Then, to make the process as complicated as possible and even more bizarre, we chucked it into the fridge for an overnight retard since it was already 9 PM and past Lucy’s bed time ….which is anytime from my near 14 year recollection of her sleeping habits.
After a 10 hour retard we took it out of the fridge and put it on the counter to warm up for 2 hours and then onto the heating pad it went for 2 hours more before we took a peek under the lid, found it ready to go and turned on the oven to 400 F. When it hot we put the Pullman in and baked it lid on for 20 minutes at 350 F
Smoked chicken thighs make for great cheese crisps with home made beans, grilled onions and a variety of peppers, poblano, yellow banana, green chilies and sweet peppers
When we went to take the lid off we found that the dough had oozed though the open end of the top and down the side if the pan onto the bottom stone. YW is known for its explosive spring and it was showing its stuff by making something new; Hokkaido Milk Flat Bread, for us to turn over on the stone and finish up to eat warm as the rest of the bread finished up.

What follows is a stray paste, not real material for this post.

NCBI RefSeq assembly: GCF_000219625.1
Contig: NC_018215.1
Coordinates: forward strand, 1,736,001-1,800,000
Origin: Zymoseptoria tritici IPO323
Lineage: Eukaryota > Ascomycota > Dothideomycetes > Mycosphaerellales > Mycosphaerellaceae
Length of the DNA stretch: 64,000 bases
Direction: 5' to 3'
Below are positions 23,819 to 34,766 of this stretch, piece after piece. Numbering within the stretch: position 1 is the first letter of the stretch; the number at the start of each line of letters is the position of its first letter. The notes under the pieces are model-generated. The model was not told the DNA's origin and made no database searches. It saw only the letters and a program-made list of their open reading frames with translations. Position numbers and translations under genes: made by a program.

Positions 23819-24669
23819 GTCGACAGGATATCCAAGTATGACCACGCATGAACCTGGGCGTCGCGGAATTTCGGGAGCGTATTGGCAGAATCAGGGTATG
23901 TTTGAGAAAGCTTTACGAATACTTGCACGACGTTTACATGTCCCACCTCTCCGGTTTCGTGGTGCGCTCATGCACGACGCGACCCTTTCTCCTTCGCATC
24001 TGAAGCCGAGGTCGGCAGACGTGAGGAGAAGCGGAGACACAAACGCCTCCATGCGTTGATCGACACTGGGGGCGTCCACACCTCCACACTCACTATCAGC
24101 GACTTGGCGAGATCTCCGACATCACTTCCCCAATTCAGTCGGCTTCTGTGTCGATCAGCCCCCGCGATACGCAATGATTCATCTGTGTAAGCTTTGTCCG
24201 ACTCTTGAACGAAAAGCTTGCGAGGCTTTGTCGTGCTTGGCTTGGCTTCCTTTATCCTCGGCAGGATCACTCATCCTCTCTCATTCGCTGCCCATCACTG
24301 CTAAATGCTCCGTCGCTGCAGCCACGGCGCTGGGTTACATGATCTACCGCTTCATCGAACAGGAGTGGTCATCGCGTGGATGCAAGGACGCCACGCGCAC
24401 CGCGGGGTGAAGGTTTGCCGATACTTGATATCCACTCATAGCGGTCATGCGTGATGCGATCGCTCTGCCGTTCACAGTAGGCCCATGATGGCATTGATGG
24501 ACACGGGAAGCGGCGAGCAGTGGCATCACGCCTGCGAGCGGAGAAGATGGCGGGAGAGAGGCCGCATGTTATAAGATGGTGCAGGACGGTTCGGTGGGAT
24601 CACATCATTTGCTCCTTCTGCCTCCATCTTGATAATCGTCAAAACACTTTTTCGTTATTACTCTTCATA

Lucy reminds us to not forget the salad!
We baked it for another 50 minutes at 350 F convection before it read 200 on the inside. We did take it out of the pan 20 minutes into the dry baking to finish on the rack. This pan is very tall so it takes about 20 – 25 minutes longer than a regular Pyrex loaf pan like Floyd used. After we took off the lid the bread continued to expand upwards another inch in the middle!
If I had just baked it with the lid off, it would have been the perfect size for this pan and I could have egg washed the top before baking instead of putting half and half on it when it came out. If I bake it lid on I will bake it 30 minutes lid on and then 20 minutes lid off before removing it from the pan. You could also bake it 375 F all the way to cut down the time.
It helps to have a nice breakfast on bake day especially with a SD blueberry pancake, hot sausage, pepper bacon and white cheddar Omelette
Since we already ate the bonus flatbread we know what it tastes like. It is a sweet bread and being a diabetic I would cut the sugar by 25% next time since the YW also lends a certain sweetness to the bread too. Otherwise it is delicious. Can’t wait for it to cool so we can see the crumb. I expect it to be a bit compressed to being confined under the lid and not allowed to expand like it wanted to.
Then there are always those beautiful Arizona sunsets to enjoy with your favorite libation.
This bread slices easily into 1/4 inch slices like a well rested pumpernickel and the thin slices bend without breaking. The crumb is tinged a beautiful light beige due to the Fig water which makes look like it has saffron in it. It has a very soft and shredable crumb. The smell is intoxicating. Toasted it quit bending and stiffened up and was delicious with butter. It will make great French Toast! We know why this bread is so famous.
A lily is as pretty as an AZ sunset!